Martin Mull intended to become a painter when he enrolled in the Rhode Island School of Design, but his Scaramouche-like sense of the ridiculous led to a career as a nightclub comedian. The deceptively conservative-looking Mull is widely recognized as one of the most accomplished satirists in show business. Even before he gained TV fame, Mull's barbed comedy albums had earned him a following on the college campus circuit. His first major TV assignment was Mary Hartman Mary Hartman (1976-77), where he was seen as Garth Gimble, an ill-tempered wife beater who ended up being impaled by a Christmas tree. When Mary Hartman Mary Hartman producer Norman Lear developed the spin-off series Fernwood Tonight in 1977, Mull was brought back as glad-handing emcee Barth Gimble, Garth's twin brother. In films since 1978, Mull is often called upon to portray an underhanded or vacillating CEO (vide Mister Mom). His well-groomed mustache and tweedy appearance served him well as Colonel Mustard in the 1985 movie version of the venerable board game Clue. Back on television, Mull has etched such indelible comic characterizations as Leon Carp, Roseanne Connor's gay boss, on Roseanne (1988- ), and the leading roles of Martin Crane in Domestic Life (1984) and Dr. Doug Lambert in His & Hers (1990). In collaboration with Allan Rucker, Martin Mull was the creator/writer of a devastating series of lampoonish "cultural studies" books and TV specials, under the blanket title The History of White People in America.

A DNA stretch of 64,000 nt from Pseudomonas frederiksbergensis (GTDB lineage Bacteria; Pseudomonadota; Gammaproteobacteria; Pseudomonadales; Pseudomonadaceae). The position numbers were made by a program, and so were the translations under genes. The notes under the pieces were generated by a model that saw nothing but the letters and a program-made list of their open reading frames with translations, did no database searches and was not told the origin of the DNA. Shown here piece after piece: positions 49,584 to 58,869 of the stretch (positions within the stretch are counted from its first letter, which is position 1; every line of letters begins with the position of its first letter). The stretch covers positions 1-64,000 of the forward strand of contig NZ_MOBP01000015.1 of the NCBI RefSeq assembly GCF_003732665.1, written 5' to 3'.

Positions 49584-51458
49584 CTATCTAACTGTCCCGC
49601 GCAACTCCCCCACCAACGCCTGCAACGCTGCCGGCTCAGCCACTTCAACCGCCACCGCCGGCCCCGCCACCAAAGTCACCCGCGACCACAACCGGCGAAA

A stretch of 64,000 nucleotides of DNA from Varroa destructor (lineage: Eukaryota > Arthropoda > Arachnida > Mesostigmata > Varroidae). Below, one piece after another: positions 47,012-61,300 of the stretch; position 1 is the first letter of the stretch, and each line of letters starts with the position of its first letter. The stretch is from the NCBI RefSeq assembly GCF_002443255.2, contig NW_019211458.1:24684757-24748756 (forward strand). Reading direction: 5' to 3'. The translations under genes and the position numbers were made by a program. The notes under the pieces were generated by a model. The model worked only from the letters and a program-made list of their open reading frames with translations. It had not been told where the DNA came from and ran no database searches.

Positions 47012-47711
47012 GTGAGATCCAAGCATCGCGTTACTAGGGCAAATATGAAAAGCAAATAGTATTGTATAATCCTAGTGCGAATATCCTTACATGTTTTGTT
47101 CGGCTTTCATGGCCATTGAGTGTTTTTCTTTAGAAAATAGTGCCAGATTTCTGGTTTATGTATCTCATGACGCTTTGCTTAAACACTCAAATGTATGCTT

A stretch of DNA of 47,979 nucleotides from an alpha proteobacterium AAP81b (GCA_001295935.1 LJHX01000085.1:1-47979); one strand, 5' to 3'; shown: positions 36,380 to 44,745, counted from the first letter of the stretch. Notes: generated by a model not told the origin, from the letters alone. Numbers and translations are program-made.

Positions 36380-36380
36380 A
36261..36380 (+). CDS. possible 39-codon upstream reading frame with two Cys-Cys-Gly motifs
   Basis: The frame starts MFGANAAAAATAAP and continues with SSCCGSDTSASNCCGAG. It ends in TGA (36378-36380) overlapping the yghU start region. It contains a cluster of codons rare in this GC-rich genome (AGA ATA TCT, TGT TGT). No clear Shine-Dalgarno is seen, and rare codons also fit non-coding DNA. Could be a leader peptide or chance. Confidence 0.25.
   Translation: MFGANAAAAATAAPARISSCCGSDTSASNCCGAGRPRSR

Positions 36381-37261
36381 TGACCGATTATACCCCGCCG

Biography by Hal Erickson
- Is an accomplished artist whose paintings have been shown in galleries and museums around the world.
- Organized bands and performed stand-up comedy in order to pay his tuition at Rhode Island School of Design.
- Released his first album, Martin Mull, in 1972.
- Released the book Painting, Drawing and Words in 1995, which showcased a collection of essays and reproductions of his art.